Any approach to fan studies should include the audience somehow, and while surveys can be great in gathering trends and opinions, overall we need to turn to qualitative methods to ask for meaning. Cornell Sandvoss, for instance, found in one of his quantitative studies that gamers were the least likely to engage in civil action. But why? Aren’t gamers also known for their activism? These results need more framing that only qualitative studies can account for.

But what methods are suitable? At the conference we saw some really interesting ones. The Dublin music project scholars, for instance, literally led their informants draw maps of Dublin to envision its music scene. This literal “mapping” of the space led to interesting results which the scholars than close-read to better understand how Dublin was seen. When you research civic action and engagement, this participatory mapping method might be the thing for you!

In terms of visual methods, Pilar Lacasa also refered to Sarah Pink’s work on visual ethnography and dana byodd’s It’s Complicated. These handbooks offer more participatory ways of studying fans and teenagers. Especially these visual ethnographies are something that has interested me lately, and something that I’d love to experiment with in the future. I can really see this work for cosplay and vidding, for instance. When informants contribute creatively  – and fans are very creative – they might be able to voice their craft in a better way.

There were some statistical studies in our sessions too, and what I noticed in many of these were the problems of creating a decent sample (not necessarily in terms of validity, but often in terms of representation). Carlo Galimberti for instance did a research on Italian fans of Mad Men and GoT and was able to find many more GoT fans, which he considered a bit problematic. Why weren’t the Mad Men fans contributing? Was the show less popular with fannish audiences, for instance?

CTr9PzZUAAEcnU_.jpg large4. New forms of creativity emerge in fan cultures that we should look at

There are many fan activities that are also overlooked in fan studies. We could, for instance, look at fan creativity and knowledge from a broader angle. Ludi Price emphasized that fans are not just creative, but that they are also knowledge and information workers. She emphasized that: ‘Fans are collectors, not only of fan works, but of news and information.’

As for unique creative fan activities, Sophie Einwachter and her colleagues investigated LEGO fans, who are really into building their own creations. For them, LEGO is not play, but an art form. The team did research on different LEGO fan clubs, and found that LEGO is a culture, rather than adult play. It’s not about collectibility either. LEGO offers challenges, and creating a beautiful build can be very rewarding. Sophie and her colleagues also argued that close-reading the recent LEGO film sheds light on its fandom, as it is a plea for creativity and MOCs (my own creation). They looked at the movie in great detail, and how the 3D designs managed to emulate a feeling of authenticity and materiality. Through lens flare and little imperfections in the textures, the movie managed to create the hand-made feel that fan-made stop motion animations have, and pay tribute to the LEGO fan culture.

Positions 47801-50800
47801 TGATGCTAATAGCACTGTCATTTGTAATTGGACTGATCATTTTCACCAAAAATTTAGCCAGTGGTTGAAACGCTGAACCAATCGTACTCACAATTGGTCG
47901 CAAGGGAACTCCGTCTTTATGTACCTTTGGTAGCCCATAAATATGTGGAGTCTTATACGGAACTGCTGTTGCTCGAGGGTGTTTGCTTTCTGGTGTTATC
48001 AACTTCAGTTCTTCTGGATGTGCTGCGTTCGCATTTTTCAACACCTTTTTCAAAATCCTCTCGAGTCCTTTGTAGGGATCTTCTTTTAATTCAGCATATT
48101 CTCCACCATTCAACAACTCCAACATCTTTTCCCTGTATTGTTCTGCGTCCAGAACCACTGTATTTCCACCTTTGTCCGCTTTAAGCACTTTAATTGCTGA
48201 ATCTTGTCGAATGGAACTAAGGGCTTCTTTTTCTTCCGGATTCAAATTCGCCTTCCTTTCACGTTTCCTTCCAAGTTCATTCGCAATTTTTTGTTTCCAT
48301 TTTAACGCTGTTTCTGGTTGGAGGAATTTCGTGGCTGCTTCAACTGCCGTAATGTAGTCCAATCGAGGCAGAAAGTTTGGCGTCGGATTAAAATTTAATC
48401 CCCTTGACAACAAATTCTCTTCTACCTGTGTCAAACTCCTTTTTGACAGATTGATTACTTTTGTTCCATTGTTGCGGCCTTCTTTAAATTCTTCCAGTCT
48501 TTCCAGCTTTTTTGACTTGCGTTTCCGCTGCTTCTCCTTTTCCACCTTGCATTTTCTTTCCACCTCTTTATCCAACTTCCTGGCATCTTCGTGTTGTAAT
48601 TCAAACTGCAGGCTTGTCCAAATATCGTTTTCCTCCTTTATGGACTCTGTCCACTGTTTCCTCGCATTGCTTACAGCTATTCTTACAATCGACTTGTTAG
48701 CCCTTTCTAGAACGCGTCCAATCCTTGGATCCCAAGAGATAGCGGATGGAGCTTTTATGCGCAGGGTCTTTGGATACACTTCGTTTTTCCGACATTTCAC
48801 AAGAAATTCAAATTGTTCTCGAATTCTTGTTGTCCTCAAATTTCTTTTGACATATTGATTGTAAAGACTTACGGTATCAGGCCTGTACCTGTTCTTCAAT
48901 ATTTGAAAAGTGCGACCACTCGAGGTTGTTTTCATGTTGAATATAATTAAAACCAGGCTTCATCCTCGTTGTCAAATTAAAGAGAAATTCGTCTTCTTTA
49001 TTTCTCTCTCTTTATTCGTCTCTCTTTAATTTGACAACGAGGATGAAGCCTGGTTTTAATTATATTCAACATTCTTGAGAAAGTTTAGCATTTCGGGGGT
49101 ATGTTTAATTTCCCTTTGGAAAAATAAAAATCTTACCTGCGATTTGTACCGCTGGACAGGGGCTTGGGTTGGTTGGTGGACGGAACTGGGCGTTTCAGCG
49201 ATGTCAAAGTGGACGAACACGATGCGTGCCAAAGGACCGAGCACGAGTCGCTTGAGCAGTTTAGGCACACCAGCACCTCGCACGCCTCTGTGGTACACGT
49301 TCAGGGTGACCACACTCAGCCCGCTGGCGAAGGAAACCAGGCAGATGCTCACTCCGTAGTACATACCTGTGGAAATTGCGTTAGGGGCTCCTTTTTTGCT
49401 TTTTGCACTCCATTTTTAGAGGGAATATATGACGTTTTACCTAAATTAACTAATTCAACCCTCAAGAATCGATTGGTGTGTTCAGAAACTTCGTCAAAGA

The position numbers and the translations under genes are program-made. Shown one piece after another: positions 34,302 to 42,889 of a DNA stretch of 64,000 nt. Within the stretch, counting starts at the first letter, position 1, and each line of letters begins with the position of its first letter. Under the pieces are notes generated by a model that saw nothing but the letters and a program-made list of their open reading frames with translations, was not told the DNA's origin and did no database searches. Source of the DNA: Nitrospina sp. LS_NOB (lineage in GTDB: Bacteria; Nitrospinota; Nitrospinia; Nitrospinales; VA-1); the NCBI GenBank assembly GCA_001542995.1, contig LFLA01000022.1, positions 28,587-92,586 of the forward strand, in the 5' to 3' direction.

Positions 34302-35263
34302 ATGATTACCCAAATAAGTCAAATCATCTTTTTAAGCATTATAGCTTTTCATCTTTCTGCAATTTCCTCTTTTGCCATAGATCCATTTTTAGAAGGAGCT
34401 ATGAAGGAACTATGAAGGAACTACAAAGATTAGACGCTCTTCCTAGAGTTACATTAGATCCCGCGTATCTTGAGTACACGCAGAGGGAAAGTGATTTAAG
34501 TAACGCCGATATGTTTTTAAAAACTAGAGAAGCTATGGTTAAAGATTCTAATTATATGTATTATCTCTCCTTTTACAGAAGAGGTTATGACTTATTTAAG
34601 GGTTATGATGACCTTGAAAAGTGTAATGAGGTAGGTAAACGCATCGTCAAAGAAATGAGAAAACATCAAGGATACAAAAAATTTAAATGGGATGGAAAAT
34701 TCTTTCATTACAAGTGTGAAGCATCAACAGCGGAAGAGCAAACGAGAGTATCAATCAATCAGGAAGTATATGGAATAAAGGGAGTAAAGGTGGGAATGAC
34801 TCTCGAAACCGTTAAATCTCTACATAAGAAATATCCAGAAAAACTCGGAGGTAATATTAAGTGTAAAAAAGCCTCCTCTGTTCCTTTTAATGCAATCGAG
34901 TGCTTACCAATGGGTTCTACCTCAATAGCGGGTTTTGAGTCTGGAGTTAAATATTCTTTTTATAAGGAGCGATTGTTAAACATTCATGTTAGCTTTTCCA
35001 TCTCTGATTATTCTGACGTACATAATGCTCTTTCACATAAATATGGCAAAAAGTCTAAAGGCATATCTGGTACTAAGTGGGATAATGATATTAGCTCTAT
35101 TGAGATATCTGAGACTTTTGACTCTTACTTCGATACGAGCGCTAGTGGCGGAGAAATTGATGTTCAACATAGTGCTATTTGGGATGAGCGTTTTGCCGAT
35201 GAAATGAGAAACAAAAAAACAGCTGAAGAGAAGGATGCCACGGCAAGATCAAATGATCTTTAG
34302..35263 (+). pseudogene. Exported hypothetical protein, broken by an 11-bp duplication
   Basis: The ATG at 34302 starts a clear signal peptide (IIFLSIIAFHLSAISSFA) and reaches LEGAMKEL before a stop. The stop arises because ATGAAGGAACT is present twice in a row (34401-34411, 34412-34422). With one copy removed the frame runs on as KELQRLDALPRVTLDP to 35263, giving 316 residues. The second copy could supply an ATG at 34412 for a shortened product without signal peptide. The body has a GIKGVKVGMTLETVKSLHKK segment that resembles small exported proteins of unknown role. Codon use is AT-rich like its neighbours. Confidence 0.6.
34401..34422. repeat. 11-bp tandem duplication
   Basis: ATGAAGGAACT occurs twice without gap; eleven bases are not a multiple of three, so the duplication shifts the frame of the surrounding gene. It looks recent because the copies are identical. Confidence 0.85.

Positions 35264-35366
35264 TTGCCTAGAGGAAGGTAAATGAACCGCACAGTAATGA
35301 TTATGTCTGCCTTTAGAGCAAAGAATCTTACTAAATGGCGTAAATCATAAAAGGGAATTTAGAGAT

Likewise, I greatly appreciated Sebastian Svegaard’s talk about analyzing fan videos as a form of criticism towards the media text and fan culture itself. Having a background in musicology, Svegaard pled that we should study fan videos not only in terms of cinematography, but also in relation to lyrics and cues. Music literalism was an interesting concept that he coined (e.g. scene edited to make character sing out words from song). This device adds voice/PoV to the fictional characters.

As I do some work on vidding myself – and always close-read them in relation to lyrics and beat – I can really relate to talks like this. I can also imagine working on this more in the future, since I am crazy about music videos that are partly animated – such as these multi-fandom Disney videos, and would love to close-read these once for a paper. There is some work on vidding, but I often feel that the lyrical/storytelling component is generalized in these readings in favor of a corpus/genre analysis.

This conference was very enriching, and I realized that there are many topics that we should still study further. As media technologies and fan cultures progress, we might ask ourselves: Is there still a typical fan identity? How are the creative industries adopting fans, or marketing to them? In terms of business models, how can fan activity be legalized, for instance through streaming, contests or crowdfunding? What fan activities or fan audiences are we not examining? And how can transcultural fandom best be examined, without overemphasizing national borders?